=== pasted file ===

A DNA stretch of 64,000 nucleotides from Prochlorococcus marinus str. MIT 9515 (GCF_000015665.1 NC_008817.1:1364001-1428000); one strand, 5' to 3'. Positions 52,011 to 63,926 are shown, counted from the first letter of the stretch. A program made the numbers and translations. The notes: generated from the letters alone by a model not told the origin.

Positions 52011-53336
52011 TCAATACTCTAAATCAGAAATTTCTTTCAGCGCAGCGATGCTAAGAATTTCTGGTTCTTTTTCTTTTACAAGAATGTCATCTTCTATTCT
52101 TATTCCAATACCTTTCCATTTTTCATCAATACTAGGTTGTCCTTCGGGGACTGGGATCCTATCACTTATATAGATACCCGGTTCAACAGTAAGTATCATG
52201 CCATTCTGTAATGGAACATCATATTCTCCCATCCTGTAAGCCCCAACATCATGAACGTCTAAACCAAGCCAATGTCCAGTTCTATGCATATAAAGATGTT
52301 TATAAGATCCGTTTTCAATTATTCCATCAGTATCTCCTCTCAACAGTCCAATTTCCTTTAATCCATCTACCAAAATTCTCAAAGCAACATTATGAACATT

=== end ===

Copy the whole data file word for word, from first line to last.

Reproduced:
A DNA stretch of 64,000 nucleotides from Prochlorococcus marinus str. MIT 9515 (GCF_000015665.1 NC_008817.1:1364001-1428000); one strand, 5' to 3'. Positions 52,011 to 63,926 are shown, counted from the first letter of the stretch. A program made the numbers and translations. The notes: generated from the letters alone by a model not told the origin.

Positions 52011-53336
52011 TCAATACTCTAAATCAGAAATTTCTTTCAGCGCAGCGATGCTAAGAATTTCTGGTTCTTTTTCTTTTACAAGAATGTCATCTTCTATTCT
52101 TATTCCAATACCTTTCCATTTTTCATCAATACTAGGTTGTCCTTCGGGGACTGGGATCCTATCACTTATATAGATACCCGGTTCAACAGTAAGTATCATG
52201 CCATTCTGTAATGGAACATCATATTCTCCCATCCTGTAAGCCCCAACATCATGAACGTCTAAACCAAGCCAATGTCCAGTTCTATGCATATAAAGATGTT
52301 TATAAGATCCGTTTTCAATTATTCCATCAGTATCTCCTCTCAACAGTCCAATTTCCTTTAATCCATCTACCAAAATTCTCAAAGCAACATTATGAACATT